With all of the humor in Don Quixote, it can be easy to lose sight of the fact that this book is chock full of violence. We're barely a quarter into the thing before the Don gets half of his teeth knocked out by rocks hitting him in the face, and Cervantes never spares us the gory details when Don Quixote and Sancho are lying on the ground with bloody faces and broken ribs.
Whether we notice these things or whether we ignore them because we're too busy laughing, there's no denying that there are clear physical consequences to Don Quixote's madness. It's actually amazing that it's a fever that ends up killing him, when you think of all the other times in this book when he probably should have died.
Questions About Violence
- Before you checked out this theme section, did you think of Don Quixote as a violent book? Why or why not?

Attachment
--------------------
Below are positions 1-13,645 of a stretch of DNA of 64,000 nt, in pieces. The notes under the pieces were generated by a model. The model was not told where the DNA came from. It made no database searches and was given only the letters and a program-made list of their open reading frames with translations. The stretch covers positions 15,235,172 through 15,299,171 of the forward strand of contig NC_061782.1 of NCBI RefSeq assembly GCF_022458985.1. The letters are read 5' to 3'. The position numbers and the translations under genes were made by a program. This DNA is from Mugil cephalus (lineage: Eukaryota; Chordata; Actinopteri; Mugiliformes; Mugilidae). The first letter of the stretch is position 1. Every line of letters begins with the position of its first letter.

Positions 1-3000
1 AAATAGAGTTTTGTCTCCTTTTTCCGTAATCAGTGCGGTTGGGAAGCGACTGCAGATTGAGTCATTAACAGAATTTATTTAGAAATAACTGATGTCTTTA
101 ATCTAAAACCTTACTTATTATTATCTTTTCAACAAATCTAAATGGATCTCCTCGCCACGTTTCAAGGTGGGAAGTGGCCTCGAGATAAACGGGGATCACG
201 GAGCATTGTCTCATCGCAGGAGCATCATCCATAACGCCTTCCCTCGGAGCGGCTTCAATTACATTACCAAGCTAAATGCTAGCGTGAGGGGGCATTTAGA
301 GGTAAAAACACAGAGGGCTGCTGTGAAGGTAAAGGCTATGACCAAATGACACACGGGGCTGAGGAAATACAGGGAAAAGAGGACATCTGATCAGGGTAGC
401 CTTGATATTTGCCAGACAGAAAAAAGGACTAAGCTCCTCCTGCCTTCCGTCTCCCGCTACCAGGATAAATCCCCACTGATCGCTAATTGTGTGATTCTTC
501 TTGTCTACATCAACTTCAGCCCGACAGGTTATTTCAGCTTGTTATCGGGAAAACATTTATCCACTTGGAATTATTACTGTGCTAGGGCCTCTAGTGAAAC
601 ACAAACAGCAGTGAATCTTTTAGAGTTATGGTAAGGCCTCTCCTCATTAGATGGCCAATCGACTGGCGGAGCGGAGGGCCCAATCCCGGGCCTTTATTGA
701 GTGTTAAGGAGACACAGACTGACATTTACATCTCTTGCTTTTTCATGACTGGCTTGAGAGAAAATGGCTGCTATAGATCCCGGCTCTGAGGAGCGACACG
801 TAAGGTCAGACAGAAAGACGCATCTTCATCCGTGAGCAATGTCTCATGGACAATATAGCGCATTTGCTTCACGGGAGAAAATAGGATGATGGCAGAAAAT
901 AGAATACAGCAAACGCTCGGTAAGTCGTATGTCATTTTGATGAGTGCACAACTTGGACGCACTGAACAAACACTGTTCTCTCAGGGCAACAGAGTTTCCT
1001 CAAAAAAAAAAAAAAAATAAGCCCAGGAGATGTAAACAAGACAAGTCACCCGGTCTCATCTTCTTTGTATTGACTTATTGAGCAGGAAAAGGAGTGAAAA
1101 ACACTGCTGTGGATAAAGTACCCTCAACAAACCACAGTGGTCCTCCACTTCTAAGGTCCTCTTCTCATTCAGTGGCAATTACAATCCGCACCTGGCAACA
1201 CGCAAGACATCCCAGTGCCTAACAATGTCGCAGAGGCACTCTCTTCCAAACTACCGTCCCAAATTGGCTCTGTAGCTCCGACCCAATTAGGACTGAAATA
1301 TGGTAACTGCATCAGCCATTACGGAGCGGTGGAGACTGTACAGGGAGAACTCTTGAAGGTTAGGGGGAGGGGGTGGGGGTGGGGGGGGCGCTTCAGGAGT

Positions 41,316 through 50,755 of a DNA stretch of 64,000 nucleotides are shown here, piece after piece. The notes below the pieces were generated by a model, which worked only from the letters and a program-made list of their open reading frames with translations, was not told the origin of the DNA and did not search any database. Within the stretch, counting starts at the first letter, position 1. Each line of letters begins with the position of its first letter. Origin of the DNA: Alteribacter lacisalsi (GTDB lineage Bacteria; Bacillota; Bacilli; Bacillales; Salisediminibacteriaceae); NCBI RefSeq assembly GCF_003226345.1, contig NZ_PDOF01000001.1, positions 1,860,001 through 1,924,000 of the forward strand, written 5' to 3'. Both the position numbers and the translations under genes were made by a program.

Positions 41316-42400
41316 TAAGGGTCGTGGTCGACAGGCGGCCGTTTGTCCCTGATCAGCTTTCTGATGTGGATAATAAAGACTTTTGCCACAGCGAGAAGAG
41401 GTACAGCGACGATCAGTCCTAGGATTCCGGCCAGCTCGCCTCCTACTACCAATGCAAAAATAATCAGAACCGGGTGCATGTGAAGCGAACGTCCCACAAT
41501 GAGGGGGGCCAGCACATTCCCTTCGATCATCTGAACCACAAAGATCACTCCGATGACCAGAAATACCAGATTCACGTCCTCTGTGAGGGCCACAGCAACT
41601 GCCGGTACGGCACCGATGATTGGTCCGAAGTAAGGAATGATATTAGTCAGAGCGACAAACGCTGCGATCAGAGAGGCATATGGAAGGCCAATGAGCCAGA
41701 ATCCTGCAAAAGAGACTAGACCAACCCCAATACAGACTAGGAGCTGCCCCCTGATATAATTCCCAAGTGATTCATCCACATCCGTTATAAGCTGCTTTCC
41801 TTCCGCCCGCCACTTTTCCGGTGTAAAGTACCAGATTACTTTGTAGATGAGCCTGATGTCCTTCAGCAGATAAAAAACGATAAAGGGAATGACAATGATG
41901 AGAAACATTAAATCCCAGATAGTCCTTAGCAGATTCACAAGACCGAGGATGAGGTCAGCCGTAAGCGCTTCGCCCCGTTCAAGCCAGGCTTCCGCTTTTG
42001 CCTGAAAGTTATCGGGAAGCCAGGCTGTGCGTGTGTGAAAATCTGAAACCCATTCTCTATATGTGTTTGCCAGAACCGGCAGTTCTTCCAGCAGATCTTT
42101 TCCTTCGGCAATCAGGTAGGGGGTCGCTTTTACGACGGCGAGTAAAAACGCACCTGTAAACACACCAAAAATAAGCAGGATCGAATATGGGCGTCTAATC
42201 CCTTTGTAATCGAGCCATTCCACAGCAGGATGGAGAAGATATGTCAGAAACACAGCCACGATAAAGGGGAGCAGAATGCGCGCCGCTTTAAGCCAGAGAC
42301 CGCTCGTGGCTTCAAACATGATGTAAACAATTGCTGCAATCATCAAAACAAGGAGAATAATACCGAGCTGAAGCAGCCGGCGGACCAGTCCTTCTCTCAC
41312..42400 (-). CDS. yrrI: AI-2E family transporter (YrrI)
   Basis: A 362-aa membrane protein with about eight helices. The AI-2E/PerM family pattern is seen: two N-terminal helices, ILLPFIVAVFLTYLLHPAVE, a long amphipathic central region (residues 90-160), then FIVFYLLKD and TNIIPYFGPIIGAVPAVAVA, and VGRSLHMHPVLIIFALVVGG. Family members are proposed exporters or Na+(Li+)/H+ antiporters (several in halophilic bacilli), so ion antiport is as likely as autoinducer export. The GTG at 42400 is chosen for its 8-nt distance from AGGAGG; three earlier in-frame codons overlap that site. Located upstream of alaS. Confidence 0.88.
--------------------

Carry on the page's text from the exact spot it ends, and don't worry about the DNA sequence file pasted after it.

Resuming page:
- Do you think that this book ever becomes cartoonish or unrealistic in its portrayal of violence, or does it always show clear consequences to Don Quixote's actions?
- Does Cervantes make enough of an effort to show the true human cost of Don Quixote's actions? Does the novel pay proper respect to all of the people (or animals) Don Quixote wounds and harms throughout the book? Why or why not?
Chew on This
In Don Quixote, Cervantes gives us a realistic description of what would happen to someone who actually went out into the world and tried to be a knight.
In Don Quixote, Cervantes does a poor job of showing the physical consequences of madness.